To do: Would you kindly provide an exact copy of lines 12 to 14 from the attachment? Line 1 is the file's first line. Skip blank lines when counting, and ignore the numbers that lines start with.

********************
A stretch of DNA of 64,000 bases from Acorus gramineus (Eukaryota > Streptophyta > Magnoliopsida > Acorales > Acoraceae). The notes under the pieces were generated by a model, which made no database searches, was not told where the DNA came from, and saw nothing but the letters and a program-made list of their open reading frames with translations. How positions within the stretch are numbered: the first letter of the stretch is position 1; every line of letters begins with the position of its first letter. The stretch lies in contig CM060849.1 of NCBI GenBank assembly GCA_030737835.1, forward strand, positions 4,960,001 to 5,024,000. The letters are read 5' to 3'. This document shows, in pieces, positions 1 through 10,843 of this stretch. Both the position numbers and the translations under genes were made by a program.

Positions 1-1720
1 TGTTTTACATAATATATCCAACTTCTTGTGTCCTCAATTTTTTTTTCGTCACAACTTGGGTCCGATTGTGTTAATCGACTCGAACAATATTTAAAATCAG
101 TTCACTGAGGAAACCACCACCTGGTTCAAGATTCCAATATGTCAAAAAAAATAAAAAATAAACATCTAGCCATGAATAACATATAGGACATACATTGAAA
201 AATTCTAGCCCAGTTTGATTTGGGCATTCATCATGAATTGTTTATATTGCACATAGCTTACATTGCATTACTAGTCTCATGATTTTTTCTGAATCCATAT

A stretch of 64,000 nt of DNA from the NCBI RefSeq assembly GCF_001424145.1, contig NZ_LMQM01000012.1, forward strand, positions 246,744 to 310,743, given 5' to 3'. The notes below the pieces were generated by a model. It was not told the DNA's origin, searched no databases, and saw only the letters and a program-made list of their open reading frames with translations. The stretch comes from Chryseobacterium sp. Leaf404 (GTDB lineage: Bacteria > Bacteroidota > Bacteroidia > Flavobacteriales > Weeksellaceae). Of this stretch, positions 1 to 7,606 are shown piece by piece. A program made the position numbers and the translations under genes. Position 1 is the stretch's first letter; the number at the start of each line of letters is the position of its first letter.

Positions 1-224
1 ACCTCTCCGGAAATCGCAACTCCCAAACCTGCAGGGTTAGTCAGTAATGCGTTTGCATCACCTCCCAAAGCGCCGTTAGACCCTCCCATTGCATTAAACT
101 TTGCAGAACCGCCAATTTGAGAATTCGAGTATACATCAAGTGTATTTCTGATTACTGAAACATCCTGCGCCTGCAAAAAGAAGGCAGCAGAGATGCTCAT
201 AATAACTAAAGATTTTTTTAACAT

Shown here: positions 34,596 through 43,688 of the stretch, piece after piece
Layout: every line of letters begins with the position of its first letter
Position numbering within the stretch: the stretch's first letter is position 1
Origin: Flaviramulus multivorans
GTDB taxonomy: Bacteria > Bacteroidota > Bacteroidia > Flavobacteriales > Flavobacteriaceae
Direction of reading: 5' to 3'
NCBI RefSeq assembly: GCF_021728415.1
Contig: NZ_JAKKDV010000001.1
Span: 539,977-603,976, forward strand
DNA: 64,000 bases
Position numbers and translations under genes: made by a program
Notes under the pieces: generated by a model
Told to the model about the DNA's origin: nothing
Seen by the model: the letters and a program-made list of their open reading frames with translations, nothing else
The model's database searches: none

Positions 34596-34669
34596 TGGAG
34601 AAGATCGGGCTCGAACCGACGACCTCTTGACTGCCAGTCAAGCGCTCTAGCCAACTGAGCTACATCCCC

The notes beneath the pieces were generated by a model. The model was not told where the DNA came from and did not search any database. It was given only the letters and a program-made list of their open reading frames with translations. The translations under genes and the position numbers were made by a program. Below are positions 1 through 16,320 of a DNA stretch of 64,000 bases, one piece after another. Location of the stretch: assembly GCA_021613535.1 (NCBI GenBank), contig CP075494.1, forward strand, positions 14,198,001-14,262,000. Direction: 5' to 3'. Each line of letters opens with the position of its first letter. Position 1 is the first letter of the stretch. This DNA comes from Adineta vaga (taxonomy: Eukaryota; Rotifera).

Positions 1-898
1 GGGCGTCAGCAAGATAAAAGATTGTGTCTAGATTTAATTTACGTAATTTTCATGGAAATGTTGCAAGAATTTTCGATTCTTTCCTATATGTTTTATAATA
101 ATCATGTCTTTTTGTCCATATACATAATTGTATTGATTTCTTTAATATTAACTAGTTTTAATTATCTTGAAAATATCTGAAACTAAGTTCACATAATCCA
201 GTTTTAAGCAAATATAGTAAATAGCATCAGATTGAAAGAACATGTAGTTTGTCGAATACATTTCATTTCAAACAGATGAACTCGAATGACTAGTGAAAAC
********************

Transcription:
Layout: every line of letters begins with the position of its first letter
Position numbering within the stretch: the stretch's first letter is position 1
Origin: Flaviramulus multivorans